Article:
Since man first arrived in the Netherlands, his presence has impacted the physical landscape. As Figure 1 shows, the predominant soil types in the Netherlands are clay or peat, both highly compressible soil types. Early peat farming and agricultural activities caused damage to the soil, reduced hydration and led to subsidence.[2] Rising sea levels and a series of storms further inflamed the situation. Combined, the continued subsidence and higher tides have caused the Dutch coastline to constantly evolve and forced the Dutch people to develop and redevelop technologies in order to protect their valuable agricultural land, and later reclaim some of it back from the sea. Appendix I provides an overview of the changing landscape from 5000 BC until today; of note is the emergence of an internal body of water, which grew into the North Sea before being harnessed, and is once more termed a lake, courtesy of the Afsuiltdijk.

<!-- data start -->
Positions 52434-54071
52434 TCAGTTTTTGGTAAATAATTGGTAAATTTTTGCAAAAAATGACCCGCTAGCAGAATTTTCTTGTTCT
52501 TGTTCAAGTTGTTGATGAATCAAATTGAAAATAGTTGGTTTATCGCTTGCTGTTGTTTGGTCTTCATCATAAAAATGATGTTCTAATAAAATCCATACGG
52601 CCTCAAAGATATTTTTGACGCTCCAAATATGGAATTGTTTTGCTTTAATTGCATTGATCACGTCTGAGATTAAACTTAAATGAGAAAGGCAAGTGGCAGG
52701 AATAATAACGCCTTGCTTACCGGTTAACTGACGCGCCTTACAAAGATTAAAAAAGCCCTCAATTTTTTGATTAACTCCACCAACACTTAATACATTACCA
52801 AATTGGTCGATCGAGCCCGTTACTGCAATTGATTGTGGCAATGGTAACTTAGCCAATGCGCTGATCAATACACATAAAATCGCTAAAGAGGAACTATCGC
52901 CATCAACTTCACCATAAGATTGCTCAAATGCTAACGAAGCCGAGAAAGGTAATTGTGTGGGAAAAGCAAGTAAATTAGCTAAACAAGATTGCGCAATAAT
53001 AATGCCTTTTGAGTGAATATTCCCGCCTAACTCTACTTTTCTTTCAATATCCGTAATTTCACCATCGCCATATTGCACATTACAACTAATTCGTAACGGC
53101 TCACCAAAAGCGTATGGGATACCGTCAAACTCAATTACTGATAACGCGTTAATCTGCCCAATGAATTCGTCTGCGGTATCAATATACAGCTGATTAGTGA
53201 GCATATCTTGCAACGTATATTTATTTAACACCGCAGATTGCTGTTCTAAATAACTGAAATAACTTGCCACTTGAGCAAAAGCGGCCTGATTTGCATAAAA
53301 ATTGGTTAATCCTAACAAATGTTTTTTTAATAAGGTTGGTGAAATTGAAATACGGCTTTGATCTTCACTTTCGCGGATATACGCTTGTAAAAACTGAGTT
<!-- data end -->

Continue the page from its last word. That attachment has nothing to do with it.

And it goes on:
One-third of the land in the Netherlands now lies below sea level; without interventions such as dunes, dikes, and pumps, 65 per cent of the country would be under water at high tide.[3] Constant protection is required to guard not only valuable agricultural pastures; urban fabric has now spread across the low-lying areas, a cause of unprecedented loss should the dikes be breached. Any further subsidence places greater pressure on these defense systems. With global warming an ever-present reality rainfall will be less predictable, potentially causing flash floods and prolonged periods with no rainfall. Without sufficient water stores, drier weather will exacerbate subsidence – the three major causes of subsidence in the Netherlands were soil oxidation, shrinkage, and consolidation. Whereas oxidation was the main cause historically, due to large-scale peat drainage, shrinkage and consolidation are now predominant. Shrinkage is ‘a result of capillary stress during the drying of a soil,’ and consolidation is a form of compression, made possible by lower groundwater levels.[4]